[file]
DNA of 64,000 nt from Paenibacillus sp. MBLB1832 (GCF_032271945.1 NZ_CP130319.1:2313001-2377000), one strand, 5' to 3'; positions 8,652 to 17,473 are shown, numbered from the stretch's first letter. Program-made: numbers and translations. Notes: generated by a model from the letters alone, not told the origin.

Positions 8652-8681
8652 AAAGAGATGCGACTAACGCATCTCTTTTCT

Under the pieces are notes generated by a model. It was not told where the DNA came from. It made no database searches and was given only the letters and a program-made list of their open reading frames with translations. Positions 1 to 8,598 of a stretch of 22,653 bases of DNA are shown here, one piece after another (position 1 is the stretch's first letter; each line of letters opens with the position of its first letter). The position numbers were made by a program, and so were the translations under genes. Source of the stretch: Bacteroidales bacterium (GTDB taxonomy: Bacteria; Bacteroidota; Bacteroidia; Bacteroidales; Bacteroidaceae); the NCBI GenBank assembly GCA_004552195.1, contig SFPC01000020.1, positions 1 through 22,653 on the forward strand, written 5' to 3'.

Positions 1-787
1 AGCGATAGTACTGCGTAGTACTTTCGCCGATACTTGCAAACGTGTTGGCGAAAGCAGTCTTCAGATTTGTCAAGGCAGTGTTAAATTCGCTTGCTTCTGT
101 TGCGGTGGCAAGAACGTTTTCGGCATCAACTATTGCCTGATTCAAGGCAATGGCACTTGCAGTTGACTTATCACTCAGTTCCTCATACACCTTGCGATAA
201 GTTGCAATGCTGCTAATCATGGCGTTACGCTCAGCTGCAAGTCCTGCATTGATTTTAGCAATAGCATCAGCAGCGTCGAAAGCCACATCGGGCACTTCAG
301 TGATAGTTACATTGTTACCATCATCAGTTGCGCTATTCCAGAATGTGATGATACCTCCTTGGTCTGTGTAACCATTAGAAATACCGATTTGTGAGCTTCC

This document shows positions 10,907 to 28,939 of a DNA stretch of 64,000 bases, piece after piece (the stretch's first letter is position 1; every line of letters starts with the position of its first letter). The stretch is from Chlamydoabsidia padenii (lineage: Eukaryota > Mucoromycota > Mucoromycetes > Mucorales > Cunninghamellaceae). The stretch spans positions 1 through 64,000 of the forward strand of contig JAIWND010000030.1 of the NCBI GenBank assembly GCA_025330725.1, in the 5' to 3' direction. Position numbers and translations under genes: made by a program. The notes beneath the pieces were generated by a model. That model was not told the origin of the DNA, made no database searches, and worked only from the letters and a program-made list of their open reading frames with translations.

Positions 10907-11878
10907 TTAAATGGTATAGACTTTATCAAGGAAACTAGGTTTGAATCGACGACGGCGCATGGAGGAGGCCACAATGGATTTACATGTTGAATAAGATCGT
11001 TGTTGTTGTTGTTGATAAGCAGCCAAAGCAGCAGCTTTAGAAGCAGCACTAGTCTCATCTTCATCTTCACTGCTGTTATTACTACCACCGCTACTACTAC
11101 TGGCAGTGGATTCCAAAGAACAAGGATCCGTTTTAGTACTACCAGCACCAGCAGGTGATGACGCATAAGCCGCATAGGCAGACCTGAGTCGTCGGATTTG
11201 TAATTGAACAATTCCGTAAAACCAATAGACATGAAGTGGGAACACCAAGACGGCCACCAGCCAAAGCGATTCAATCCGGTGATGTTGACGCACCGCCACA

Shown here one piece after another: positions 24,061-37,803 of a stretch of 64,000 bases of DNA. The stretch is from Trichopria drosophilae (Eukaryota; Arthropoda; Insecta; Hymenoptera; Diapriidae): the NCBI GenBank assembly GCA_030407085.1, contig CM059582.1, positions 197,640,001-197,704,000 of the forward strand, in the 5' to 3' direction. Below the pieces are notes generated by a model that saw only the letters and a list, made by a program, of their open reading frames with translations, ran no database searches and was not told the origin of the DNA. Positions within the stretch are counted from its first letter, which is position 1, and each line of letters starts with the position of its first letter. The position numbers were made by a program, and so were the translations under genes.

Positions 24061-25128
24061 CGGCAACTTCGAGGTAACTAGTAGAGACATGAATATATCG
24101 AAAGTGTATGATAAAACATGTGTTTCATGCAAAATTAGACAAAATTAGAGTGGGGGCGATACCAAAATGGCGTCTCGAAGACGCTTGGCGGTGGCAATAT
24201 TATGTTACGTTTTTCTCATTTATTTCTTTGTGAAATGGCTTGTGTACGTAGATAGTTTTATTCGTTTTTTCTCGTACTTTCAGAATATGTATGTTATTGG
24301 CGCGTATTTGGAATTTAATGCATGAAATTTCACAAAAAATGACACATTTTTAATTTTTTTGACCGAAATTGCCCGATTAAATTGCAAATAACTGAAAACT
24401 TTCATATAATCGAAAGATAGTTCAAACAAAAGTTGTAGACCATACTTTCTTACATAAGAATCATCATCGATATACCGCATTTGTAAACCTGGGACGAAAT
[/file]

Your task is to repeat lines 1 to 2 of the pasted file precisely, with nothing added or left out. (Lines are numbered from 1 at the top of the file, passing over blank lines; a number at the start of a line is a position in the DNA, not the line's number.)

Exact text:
DNA of 64,000 nt from Paenibacillus sp. MBLB1832 (GCF_032271945.1 NZ_CP130319.1:2313001-2377000), one strand, 5' to 3'; positions 8,652 to 17,473 are shown, numbered from the stretch's first letter. Program-made: numbers and translations. Notes: generated by a model from the letters alone, not told the origin.

Positions 8652-8681